Darrell wrote: "That God recognizes when divorce takes place is not the issue over which Al Maxey and I are divided. God sees every divorce granted today. Many divorced will even go and marry again, and God sees this too. But in a majority of cases God calls the new marriage 'adultery' ...." It is true that Darrell and I differ greatly on his concept of the majority of remarriages being a continual "living in sin." This will be dealt with more fully when we come to that point in our examination of the teaching of Jesus Christ. I would even go so far as to state that this is probably one of the most important differences that Darrell and I have with one another's perspective of MDR. But, the reasoning behind each of our views will be presented in-depth later in this discussion. At this point, however, just let me state for the record that I do indeed believe *some* remarriages are "adulterous" or sinful in nature. I don't deny that at all, nor have I denied it in my book. Indeed, our Lord's statement in Luke 16:18 makes this very clear in the Greek, as will be alluded to later (and to which I allude in my book). I am certainly NOT advocating that ALL remarriages are perfectly acceptable in the sight of God. Some are not!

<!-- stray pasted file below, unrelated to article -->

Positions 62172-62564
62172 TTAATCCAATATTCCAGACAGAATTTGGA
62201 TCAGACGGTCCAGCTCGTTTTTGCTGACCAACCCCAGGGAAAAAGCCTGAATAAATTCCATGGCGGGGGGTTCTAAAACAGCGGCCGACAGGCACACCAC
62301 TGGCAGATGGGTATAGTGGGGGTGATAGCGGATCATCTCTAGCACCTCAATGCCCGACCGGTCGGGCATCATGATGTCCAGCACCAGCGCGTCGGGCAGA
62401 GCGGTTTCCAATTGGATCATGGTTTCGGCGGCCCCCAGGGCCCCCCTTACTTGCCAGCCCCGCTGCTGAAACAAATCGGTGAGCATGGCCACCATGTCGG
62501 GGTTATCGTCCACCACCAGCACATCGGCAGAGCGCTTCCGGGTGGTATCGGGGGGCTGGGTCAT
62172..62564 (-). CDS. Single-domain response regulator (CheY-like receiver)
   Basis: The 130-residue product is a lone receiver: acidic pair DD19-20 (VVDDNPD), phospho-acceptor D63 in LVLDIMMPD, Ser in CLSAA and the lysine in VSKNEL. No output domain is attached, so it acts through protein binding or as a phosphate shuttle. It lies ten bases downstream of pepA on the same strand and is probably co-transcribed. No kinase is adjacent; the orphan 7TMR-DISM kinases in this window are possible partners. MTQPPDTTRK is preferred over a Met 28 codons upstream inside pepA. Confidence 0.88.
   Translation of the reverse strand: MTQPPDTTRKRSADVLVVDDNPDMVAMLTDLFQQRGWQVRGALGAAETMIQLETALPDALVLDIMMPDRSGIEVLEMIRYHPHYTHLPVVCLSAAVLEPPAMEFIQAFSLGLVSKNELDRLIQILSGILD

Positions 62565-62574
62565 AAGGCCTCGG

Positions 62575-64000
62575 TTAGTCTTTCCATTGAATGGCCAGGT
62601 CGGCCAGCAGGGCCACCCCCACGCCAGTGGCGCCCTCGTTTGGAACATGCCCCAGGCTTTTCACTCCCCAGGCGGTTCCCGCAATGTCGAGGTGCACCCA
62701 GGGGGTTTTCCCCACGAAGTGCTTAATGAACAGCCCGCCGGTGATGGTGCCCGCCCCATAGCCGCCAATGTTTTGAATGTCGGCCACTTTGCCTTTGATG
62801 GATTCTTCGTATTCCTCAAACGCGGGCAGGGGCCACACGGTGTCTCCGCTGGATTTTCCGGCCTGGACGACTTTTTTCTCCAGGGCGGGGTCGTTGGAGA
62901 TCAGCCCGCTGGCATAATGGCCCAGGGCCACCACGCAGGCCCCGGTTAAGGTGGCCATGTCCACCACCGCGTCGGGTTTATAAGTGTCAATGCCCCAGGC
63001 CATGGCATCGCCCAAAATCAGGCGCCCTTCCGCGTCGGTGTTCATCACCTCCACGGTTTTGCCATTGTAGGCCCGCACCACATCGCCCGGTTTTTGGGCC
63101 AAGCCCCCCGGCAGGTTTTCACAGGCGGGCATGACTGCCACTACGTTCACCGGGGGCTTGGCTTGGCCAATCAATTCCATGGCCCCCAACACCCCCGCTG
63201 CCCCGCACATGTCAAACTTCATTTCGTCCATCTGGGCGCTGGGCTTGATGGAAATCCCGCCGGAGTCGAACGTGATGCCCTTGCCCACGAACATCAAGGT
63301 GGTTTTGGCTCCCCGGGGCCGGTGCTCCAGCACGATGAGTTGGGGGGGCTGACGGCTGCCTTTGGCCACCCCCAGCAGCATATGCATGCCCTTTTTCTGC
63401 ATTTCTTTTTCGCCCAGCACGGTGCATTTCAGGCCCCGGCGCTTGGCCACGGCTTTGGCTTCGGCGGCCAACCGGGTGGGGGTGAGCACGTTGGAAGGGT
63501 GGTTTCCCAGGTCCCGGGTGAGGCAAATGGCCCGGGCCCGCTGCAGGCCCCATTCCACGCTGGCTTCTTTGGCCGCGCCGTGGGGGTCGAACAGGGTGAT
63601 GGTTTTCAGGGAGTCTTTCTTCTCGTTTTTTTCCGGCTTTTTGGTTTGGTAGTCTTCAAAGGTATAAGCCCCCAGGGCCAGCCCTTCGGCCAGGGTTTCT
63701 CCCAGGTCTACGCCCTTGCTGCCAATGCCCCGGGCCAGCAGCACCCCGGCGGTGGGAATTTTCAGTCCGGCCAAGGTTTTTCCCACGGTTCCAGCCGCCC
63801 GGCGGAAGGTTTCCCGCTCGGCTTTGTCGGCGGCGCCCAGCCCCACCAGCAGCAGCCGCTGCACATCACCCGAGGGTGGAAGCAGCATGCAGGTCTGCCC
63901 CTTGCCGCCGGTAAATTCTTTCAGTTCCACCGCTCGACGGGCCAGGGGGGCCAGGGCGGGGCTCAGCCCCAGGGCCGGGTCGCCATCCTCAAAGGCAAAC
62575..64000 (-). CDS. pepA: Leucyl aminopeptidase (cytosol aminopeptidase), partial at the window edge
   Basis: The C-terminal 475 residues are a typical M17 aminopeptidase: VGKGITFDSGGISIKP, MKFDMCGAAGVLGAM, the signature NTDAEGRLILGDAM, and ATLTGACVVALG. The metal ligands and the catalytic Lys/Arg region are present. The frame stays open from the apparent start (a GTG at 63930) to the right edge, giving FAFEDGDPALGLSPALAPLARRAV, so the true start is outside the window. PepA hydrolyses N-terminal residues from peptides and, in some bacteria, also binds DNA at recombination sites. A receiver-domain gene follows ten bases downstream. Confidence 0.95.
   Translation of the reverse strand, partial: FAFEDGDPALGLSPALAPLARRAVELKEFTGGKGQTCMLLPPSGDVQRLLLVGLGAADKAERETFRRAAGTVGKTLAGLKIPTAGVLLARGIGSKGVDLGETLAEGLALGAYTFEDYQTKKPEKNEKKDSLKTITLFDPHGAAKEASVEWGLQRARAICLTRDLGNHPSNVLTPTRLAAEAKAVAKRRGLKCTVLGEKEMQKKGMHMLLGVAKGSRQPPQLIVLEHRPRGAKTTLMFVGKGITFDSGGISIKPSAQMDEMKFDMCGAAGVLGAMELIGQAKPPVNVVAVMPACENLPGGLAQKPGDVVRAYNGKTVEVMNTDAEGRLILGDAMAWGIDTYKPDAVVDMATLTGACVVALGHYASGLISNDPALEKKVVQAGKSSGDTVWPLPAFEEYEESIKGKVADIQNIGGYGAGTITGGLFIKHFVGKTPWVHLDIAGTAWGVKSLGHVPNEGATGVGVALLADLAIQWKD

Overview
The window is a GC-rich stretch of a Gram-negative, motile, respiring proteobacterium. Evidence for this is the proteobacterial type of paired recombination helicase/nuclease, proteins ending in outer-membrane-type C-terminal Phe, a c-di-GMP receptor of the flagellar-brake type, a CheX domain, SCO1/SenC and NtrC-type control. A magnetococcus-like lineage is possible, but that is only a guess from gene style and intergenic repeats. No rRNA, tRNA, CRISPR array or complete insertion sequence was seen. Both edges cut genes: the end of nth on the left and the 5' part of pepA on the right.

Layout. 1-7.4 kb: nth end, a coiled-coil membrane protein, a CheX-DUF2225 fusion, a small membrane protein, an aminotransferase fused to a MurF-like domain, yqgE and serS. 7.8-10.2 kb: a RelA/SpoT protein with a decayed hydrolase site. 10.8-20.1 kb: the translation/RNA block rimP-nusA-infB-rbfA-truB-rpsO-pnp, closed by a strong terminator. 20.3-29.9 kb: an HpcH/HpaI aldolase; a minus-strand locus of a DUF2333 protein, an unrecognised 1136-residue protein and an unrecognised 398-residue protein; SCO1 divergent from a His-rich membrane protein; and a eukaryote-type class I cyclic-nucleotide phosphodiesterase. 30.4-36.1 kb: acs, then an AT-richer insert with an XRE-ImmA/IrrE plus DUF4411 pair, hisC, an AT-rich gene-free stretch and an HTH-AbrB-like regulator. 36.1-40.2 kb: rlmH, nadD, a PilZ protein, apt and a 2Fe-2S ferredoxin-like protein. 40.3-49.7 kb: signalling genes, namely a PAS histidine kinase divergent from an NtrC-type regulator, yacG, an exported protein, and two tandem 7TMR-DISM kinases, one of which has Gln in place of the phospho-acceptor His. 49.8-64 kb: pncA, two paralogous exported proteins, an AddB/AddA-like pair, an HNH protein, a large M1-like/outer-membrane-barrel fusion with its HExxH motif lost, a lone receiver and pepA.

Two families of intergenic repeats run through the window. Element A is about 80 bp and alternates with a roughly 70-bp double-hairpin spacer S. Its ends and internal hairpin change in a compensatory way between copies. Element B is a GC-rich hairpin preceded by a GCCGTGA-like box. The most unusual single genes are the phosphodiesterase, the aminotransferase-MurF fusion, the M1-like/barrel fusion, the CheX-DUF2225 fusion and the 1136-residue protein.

Darrell wrote: "The reality is that God's law, to which all men are amenable, says that when the IDEAL is cast aside in transgression, one or both parties involved in that divorce may not marry again. If they do they live in sin." Perhaps Darrell will provide us with the passage in which that "law" is clearly declared by our Lord. But, again, perhaps we are getting ahead of ourselves. I know this will be thoroughly discussed when we reach the teaching of Jesus Christ. Suffice it to say at this point that Darrell and I disagree. The reasoning behind both of our interpretations will become evident later.

Darrell concluded his third post in this discussion with these words: "Dear reader as this post in the Maxey - Broking discussion is centered on Al's view of Old Testament doctrine and Deuteronomy 24 being consistent with New Testament doctrine on marriage, divorce and remarriage, what think ye? Is my 'impression' a far cry from what Al actually teaches?"

Brother, I believe it is!! The antecedent of your "impression," as per the quotation in the previous paragraph of your post, was: "Al Maxey's IDEAL actually encourages people to live in the sinful state of adultery." Again, nothing could be further from the truth. It is my belief that as this discussion progresses this will become abundantly clear to the readers. I leave it to their capable, discerning hearts and minds to make an honest determination once the evidence is in.